Hundreds of Soviet-registered aircraft in service within the European Union fleet have been effectively grounded on the advice of European aviation safety regulator EASA.

European legislation dating back to 2003 had exempted - albeit temporarily - certain aircraft registered in member states from securing European airworthiness certificates, although it did specify that EASA determine the design approval necessary to issue them in the meantime.

But EASA now says that it has only received applications from the designers of the Antonov An-26 and the Kamov Ka-32A and Ka-32A11BC , together accounting for 39 aircraft - the equivalent of 15% of qualifying aircraft operated or owned by EU airlines mainly from ex-Soviet states.

These applications have been accepted, thus allowing the continued operation of the aircraft, and EASA will now work with the Interstates Aviation Committee of the CIS and the Ukrainian CAA for the An-26, and the Interstates Aviation Committee of the CIS for the Ka-32 to help them demonstrate compliance.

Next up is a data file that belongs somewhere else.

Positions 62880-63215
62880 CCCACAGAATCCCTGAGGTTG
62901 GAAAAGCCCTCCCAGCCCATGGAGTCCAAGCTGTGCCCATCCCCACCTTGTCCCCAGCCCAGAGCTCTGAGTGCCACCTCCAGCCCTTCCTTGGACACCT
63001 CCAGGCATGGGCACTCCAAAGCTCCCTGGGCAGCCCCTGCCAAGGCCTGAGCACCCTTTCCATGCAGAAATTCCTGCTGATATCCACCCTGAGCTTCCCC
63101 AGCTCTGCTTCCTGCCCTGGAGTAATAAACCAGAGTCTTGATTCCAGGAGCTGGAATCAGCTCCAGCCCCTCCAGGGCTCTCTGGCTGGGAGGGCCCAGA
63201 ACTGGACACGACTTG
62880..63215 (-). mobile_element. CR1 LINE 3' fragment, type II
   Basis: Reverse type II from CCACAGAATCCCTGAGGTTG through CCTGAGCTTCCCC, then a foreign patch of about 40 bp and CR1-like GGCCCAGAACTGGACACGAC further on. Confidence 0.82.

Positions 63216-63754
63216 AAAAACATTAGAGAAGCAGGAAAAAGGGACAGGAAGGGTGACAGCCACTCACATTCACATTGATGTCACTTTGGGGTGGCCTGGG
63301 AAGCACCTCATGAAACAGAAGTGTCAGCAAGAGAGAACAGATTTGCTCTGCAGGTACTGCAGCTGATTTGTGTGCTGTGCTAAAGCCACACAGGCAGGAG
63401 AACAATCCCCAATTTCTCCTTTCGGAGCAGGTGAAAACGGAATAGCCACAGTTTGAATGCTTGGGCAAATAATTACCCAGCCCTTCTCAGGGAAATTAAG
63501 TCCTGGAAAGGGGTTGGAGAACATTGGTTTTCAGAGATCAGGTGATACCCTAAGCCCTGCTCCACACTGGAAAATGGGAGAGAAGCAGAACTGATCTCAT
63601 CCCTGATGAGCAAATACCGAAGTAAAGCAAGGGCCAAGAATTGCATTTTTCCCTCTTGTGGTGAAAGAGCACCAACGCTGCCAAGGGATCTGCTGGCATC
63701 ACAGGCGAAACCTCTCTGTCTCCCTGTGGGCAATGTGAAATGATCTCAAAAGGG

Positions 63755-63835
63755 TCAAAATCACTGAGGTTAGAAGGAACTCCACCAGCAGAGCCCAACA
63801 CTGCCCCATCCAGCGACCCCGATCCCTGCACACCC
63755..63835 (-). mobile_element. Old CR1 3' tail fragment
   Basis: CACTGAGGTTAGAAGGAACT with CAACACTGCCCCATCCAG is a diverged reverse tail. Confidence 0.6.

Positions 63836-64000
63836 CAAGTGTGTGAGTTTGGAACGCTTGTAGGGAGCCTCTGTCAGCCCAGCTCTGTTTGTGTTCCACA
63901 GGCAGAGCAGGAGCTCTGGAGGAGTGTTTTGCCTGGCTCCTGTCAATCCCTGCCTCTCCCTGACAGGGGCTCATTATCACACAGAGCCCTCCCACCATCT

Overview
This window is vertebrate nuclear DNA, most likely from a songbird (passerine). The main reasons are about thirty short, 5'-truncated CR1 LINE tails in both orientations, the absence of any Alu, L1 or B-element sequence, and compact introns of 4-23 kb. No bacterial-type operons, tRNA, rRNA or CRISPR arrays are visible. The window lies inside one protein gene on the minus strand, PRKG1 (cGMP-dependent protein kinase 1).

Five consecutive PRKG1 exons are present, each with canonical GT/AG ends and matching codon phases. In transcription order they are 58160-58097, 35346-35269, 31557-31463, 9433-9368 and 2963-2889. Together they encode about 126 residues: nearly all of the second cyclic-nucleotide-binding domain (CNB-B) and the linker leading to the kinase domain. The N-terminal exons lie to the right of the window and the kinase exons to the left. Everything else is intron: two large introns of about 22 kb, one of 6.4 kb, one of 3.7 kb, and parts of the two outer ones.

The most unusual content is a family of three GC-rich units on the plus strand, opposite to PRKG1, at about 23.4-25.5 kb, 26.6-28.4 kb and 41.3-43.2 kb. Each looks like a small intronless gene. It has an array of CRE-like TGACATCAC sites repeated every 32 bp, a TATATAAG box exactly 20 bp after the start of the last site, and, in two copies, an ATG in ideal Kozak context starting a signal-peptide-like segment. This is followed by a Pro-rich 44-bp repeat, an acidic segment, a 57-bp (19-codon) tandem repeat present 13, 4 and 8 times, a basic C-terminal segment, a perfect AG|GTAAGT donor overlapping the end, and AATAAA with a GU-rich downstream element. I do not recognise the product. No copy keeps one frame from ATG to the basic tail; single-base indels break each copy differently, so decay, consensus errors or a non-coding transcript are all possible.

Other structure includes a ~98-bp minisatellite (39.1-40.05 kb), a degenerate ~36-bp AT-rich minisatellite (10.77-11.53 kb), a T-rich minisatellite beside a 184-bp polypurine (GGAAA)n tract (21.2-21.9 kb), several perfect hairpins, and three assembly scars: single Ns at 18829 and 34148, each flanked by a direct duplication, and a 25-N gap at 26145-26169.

EASA reckons the certification processes involved could be concluded within an extension period of 18 months to September 2009.

Those operators of the remaining 213 Russian and CIS-built aircraft whose designers have failed to meet the 28 March deadline to at least start the process will however face the scrutiny of their national CAAs.

On 15 March EASA said: "These aircraft are likely to be grounded on 28 March 2008 unless urgent measures are taken by their owners/operators to obtain the necessary design approvals".

It added that the aircraft concerned included large commercial air transport such as the Antonov An-24, An-72 and An-74, the Tupolev Tu-154 and the Yakolev Yak-40.

A large number of general aviation aircraft as well as helicopters also fall within this scope.

EASA adds that the best option would be to apply to obtain a design approval in the form of a specific airworthiness specification.

Any commercial use would require an exemption from EU-OPS rules which enter into force on 16 July.